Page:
Monday March 05, 2001
Education reporter Students will be steered away from subjects such as accounting and law as the Government tries to increase the number of science and maths graduates. Tertiary Education Minister Steve Maharey says that in 1999, almost 30 per cent of tertiary students were enrolled in business, commercial and legal courses, causing an oversupply of graduates.
As part of an overhaul of tertiary education to be announced this week, the Government plans to take a role in determining the number of graduates across a range of courses. Mr Maharey said the country's economic development was at risk because at present it relied on the choices of tertiary students. He wanted more graduates in growth industries. "We think we need to be able to steer the system more ... We can't guarantee our own economic development off our tertiary system at present," he said.
On Wednesday, the Tertiary Education Advisory Commission (Teac) will release a report recommending a cap on the number of courses available to students in areas where graduate numbers vastly exceed local industry demand. Auckland District Law Society executive director Margaret Wong said it would not do any harm to encourage students to look at courses other than law. Law graduates had problems getting jobs because of the oversupply. But the chief executive of the Institute of Chartered Accountants, Diana Pryde, pointed to a domestic shortage of accountancy graduates. "There might be a quite a lot of graduates, but too many of them are going offshore. The ones who stay can have their pick of jobs."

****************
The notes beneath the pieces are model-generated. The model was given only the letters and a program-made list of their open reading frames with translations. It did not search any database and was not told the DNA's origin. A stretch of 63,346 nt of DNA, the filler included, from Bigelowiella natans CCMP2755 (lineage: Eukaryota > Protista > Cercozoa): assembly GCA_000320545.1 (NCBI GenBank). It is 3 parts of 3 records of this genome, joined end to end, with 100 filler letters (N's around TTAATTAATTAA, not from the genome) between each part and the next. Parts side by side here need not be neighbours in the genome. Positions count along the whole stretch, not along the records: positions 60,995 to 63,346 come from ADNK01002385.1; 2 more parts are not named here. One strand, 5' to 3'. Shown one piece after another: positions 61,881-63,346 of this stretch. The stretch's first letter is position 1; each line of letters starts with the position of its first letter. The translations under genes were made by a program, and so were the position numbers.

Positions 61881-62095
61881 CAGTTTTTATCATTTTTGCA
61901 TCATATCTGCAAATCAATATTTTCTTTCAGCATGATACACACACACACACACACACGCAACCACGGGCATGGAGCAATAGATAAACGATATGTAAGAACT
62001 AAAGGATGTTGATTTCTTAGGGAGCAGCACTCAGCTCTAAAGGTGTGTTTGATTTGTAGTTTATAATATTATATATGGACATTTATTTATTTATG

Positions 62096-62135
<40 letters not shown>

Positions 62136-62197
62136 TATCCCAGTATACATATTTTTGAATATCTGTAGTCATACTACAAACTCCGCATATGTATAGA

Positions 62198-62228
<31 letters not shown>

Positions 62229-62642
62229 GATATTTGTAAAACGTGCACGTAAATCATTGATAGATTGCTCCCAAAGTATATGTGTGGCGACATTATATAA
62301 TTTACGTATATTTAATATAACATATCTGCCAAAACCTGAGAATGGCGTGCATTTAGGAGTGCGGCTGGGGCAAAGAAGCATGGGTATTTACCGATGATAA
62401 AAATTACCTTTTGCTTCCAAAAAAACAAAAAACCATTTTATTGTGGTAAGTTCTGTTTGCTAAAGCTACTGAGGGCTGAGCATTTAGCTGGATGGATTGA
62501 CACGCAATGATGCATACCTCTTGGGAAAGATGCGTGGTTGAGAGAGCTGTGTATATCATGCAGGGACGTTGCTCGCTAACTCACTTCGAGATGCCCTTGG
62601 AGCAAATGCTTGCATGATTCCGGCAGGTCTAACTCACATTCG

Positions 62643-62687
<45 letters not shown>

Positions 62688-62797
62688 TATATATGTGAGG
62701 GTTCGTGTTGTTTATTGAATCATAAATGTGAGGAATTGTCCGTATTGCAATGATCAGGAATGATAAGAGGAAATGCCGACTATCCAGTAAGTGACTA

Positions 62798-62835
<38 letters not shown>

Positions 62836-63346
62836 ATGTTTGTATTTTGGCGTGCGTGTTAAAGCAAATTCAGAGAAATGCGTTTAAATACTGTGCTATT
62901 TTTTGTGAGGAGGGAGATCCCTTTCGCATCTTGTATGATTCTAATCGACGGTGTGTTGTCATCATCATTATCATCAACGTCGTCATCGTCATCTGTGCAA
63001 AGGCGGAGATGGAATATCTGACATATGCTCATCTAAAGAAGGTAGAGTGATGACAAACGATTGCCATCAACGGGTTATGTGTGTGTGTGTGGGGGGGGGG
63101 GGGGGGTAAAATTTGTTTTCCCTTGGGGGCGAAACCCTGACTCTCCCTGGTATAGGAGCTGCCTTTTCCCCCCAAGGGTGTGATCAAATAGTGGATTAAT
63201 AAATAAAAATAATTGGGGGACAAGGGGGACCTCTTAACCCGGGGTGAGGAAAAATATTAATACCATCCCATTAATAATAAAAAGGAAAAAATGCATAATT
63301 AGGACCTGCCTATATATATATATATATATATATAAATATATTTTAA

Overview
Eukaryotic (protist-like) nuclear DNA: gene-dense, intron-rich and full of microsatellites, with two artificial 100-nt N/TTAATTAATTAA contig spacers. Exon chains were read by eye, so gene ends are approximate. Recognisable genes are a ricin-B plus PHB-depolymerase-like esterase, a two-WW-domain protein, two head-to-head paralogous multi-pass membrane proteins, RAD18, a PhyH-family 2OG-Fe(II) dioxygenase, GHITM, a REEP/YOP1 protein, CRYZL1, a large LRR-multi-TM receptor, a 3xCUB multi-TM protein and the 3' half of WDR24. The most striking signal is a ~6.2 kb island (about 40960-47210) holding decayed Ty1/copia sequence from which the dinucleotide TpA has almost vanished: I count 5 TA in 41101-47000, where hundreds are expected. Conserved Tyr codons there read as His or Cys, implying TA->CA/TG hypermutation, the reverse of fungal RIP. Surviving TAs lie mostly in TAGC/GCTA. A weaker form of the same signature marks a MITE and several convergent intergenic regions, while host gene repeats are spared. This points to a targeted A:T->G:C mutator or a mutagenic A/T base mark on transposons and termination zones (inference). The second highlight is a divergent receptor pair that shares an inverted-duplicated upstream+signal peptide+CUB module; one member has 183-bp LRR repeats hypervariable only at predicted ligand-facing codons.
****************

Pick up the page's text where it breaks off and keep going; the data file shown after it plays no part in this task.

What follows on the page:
The Teac report, the second of four to be released by the end of the year, will advise the Government how to ensure the sector meets the needs of a knowledge economy. The report is expected to recommend that funding is withdrawn from some tertiary education providers to cut course duplication.
Over the past decade, competition between tertiary institutions has flourished because of the way the Ministry of Education funds them. State funding is determined by the number of students wanting to enrol in a course. This has led to a proliferation of providers, duplication of courses and satellite campuses. Government spending has been spread more thinly, compromising the quality of education and the financial stability of many institutions, including universities and polytechnics. Mr Maharey said one of the Government's key aims was to eliminate destructive competition between institutions.
To address the problem, the report is also expected to recommend that a new organisation be established, taking on a funding distribution role and acting as an adviser to the Government and institutions. It is understood that education providers will be asked to submit profiles outlining what they want to teach and specialise in. The new organisation will distribute funding based on those profiles.
Mr Maharey said less funding would go to private providers because the Government wanted to build on the $3.6 billion worth of assets in the public tertiary sector. He said it was unlikely that any big institutions would close as a result of the Teac report. However, there would be mergers and amalgamations. Tertiary institutions and lobby groups largely support the Government's effort to remove destructive competition from the sector, but most are nervous about how funding will be distributed. "We're continually optimistic but suitably nervous," said the president of the Association of Polytechnics, Jim Doyle. The executive director of the Association of University Staff, Rob Crozier, said he welcomed any moves to improve education.
Main points expected from the commission:
ęCopyright 2001, NZ Herald
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